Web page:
Grace's Guide

British Industrial History

Grace's Guide is the leading source of historical information on industry and manufacturing in Britain. This web publication contains 133,801 pages of information and 211,901 images on early companies, their products and the people who designed and built them.

Short Sherpa

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1954. Isoclinic wing tailless research aircraft.

See also Short Brothers and Harland

1953 First flight of the Sherpa.

The Sherpa was a test bed for the aero-isoclinic wing, invented by Professor Geoffrey Hill

The Sherpa was designed by Mr. Keith-Lucas, chief designer of Short Bros, and Harland, Ltd., who was long an advocate of the aero-isoclinic wing form for high-speed, high-altitude manoeuvrability.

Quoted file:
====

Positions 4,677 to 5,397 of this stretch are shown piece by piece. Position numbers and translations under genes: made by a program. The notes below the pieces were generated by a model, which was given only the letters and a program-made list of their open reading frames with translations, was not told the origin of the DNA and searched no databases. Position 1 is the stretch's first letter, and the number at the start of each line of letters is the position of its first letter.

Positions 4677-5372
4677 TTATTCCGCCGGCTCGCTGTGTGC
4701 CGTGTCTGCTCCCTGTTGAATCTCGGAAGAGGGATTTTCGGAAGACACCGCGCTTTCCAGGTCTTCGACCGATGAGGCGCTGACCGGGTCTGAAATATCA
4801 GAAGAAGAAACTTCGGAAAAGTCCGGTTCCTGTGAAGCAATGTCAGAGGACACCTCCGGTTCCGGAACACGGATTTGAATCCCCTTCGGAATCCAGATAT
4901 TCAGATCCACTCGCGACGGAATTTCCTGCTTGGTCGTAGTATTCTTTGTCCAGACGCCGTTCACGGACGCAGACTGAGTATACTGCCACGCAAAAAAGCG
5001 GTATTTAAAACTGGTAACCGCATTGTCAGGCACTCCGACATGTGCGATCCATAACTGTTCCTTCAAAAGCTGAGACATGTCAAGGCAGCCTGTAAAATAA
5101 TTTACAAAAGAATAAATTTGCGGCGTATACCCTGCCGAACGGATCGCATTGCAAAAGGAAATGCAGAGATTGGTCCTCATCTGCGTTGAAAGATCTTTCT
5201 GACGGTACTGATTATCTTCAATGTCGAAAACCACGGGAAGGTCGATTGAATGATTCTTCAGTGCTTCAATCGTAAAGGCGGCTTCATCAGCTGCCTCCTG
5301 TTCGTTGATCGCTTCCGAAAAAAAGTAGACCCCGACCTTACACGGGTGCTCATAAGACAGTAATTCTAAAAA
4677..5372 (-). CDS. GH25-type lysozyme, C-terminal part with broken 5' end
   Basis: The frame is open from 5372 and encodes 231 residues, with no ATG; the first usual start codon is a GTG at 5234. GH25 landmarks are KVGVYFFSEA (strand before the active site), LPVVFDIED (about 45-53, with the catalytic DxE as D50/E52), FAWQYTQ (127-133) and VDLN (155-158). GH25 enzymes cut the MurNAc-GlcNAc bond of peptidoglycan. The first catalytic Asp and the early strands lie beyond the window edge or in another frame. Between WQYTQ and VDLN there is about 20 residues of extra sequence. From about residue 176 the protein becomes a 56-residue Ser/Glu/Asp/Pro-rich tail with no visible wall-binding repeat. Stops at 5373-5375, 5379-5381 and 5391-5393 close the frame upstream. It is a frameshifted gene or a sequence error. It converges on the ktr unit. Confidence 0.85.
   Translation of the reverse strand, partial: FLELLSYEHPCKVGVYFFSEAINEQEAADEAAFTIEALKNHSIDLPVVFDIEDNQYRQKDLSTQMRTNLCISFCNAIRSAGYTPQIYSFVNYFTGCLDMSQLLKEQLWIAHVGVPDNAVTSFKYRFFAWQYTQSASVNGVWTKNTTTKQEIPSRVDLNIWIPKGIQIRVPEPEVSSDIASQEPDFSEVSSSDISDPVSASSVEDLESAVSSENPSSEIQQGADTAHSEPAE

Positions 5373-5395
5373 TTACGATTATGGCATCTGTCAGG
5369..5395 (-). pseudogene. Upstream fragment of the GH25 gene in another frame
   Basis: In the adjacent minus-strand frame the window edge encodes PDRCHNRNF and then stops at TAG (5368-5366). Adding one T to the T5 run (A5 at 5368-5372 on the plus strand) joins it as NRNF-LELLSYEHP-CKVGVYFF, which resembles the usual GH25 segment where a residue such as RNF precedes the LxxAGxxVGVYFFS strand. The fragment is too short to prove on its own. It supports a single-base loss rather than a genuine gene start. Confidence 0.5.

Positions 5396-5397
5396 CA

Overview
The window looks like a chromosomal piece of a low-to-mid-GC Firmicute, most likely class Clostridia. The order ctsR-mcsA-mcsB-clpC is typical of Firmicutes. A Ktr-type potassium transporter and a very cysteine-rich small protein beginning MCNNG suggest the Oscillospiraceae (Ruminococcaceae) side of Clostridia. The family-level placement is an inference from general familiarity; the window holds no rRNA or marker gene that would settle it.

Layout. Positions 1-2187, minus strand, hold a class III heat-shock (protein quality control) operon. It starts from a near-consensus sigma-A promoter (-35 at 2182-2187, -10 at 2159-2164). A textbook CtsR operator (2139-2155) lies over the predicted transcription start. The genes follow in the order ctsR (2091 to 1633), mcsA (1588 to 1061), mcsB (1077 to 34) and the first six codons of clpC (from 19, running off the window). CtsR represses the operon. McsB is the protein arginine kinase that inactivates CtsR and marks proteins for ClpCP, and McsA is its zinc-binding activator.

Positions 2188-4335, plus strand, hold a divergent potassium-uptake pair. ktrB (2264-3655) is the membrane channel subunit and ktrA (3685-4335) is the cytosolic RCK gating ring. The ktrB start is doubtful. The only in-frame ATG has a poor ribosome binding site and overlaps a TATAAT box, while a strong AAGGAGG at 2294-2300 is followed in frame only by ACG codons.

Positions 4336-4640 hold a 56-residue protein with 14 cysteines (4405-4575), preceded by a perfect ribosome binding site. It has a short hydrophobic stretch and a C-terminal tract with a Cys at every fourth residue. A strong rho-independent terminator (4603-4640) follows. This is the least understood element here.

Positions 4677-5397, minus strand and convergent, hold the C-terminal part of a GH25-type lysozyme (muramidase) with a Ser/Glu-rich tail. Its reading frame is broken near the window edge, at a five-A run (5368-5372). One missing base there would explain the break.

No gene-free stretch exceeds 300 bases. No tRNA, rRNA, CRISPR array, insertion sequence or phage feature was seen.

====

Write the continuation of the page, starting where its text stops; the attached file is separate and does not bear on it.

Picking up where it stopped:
The aero-isoclinic wing was designed to overcome the problems of flexure in the wings of high-speed jet aircraft. This was intended to maintain a constant angle of incidence regardless of flexure; it was fitted with rotating tips comprising approximately one-fifth of the total wing area which could act as elevators or ailerons. These rotary tips were expected to prove greatly superior to the flap-type of control surface at transonic speeds and provide greater manoeuvrability at high altitudes.



See Also

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Sources of Information

  • Flight 20 November 1953.